'Blimey' I thought after I quickly tracked down Judith Currie, an artist who paints Scottish landscapes. 'This art research stuff is a breeze!'  But alas, my job was not so easy after all.  She's kindly replied to my query about whether this is one of her works and she's not a lady who's been hanging around with her easel and pallette in this particular boatyard.   Okay, I had my doubts as her style and subject matter is different but people move on artistically don't they?

So my sleuthing has to continue!  Meanwhile I'm also on the hunt for a gorgeous  frame that will do my bargain find justice.  Maybe the carboot sale that Louis and I are off to after my morning cuppa will reap rich bounty.

Thursday, 12 April 2012


Now some people that I come across  are horrified that I write a blog and think I tell complete strangers around the world about every detail of my life. They're wrong though.  There's a lot of personal stuff about me, my family and friends that you lot don't get to hear about and I'd never dream of disclosing.  Being an uptight child of the sixties, I'm not of the opinion that I should kiss and tell all as seems to be the want of a lot of people today.   I might feel comfortable about sharing, say, if  I had a spot on my bum, but lots of personal stuff stays safely and soundly secret.

However I will disclose the fact that all sorts of events have taken a cumulative toll recently and I've had a couple of days rest from writing because I'm completely whacked out as a consequence. Instead of rushing around I'm trying to relax and do as little as possible outside work except some restorative telly watching.  Normal blue arsed fly mode will be resumed shortly!

Monday, 9 April 2012

Duplicating Damien

Funnily enough there's a lot in the British press about Damien Hirst at the moment.  Could it possibly coincide with his exhibition at Tate Modern?!  I did briefly consider taking Louis there on our London trip last week.  Although there is no doubt he would have relished seeing sharks and cows in formaldehyde his attention span is on the teeny side.  Gallery visits with him tend to be of a whirlwind nature or have to involve a game which detracts from my viewing pleasure.  So, I'm saving my visit for a girlie outing in the summer when I'll   make use of a bargain rail fare and will be able to explore at a more leisurely adult pace.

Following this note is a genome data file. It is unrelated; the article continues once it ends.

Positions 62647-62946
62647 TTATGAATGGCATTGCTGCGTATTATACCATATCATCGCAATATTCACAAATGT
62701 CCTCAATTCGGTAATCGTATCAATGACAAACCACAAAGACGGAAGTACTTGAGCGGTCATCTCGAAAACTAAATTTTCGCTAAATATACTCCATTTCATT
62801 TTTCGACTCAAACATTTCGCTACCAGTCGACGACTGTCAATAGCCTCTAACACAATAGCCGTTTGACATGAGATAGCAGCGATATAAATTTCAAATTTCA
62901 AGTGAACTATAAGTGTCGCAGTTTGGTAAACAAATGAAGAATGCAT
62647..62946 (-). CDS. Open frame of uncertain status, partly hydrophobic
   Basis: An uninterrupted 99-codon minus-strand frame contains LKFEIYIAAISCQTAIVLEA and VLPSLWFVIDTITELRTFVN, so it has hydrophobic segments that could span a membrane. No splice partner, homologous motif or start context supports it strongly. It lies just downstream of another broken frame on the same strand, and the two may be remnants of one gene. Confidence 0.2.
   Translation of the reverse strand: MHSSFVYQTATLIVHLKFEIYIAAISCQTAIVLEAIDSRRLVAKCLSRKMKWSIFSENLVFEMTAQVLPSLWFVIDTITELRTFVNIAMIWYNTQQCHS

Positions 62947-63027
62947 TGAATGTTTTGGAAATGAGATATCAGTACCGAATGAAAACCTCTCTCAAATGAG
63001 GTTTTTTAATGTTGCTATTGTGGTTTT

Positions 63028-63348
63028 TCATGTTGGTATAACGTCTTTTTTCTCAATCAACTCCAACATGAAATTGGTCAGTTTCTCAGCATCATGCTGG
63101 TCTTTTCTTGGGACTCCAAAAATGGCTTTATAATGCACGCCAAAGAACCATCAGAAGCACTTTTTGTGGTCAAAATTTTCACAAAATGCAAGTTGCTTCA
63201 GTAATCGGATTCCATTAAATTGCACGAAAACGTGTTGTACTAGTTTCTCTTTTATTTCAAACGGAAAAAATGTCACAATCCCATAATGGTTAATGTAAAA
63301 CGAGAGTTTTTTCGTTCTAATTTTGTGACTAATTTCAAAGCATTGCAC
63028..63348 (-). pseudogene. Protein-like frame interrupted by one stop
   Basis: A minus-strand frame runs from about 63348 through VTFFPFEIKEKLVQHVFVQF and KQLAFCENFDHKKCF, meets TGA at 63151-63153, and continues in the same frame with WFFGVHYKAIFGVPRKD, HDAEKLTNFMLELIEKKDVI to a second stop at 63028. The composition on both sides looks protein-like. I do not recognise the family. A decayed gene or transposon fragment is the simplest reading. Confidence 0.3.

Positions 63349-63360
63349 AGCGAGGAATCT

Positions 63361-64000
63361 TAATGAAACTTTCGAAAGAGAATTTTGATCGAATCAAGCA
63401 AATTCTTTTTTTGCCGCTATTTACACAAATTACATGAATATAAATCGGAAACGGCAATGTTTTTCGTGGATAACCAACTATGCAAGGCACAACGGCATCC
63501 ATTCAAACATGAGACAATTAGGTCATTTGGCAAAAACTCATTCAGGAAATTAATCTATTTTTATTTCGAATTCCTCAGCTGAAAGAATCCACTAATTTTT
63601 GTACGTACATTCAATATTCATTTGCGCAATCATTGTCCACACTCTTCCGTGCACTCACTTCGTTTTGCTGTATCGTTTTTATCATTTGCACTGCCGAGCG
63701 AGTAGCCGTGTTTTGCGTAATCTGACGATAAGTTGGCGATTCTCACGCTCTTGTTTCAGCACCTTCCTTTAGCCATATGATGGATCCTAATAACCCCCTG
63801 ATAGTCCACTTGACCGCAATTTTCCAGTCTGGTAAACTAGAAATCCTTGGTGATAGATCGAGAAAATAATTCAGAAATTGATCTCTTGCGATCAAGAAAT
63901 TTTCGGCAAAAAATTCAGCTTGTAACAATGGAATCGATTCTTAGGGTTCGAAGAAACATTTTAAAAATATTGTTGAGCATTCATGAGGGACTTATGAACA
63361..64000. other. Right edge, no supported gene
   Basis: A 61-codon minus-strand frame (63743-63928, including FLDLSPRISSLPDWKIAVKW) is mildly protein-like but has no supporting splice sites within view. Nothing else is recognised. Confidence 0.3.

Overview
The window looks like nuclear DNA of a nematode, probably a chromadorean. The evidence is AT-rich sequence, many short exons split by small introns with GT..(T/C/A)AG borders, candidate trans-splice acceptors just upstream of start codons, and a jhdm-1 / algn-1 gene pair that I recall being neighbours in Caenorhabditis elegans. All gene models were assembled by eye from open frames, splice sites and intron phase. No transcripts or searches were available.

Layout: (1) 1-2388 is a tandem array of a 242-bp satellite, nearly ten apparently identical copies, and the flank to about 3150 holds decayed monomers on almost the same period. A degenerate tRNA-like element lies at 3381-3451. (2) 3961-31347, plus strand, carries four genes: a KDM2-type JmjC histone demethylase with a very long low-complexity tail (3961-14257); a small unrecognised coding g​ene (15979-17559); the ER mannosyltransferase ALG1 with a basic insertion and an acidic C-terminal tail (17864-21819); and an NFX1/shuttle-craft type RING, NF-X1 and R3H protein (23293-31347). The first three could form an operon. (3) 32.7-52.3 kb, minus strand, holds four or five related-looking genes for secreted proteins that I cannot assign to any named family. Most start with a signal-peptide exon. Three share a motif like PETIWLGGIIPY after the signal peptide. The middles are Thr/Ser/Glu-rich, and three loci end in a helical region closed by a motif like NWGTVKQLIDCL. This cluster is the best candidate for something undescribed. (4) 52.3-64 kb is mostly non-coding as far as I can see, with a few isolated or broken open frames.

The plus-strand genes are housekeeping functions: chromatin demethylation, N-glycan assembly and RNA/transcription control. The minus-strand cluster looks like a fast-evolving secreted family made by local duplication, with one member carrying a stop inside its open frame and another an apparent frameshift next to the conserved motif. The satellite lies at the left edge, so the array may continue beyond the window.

Now when it comes to art I'm not a particularly deep thinker.  Someone started to talk to me last week about allegory within a particular painting and I got a bit lost.  After a bit of navel gazing on a wobbly stomach, (note to self: must follow one of those links about how to make your tummy flat!)  I decided that what I go for are pieces which have a strong visual impact that induce instant emotional responses.  Sod any hidden meaning that needs complicated explanations.

To reveal myself as even more of a philistine,   I'm also drawn to work that give me joy.  This can happen at different levels.  Sometimes a piece may evoke a bubbling undercurrent of happiness whereas another may induce undisguised belly laughs...whether the artist intended that or not.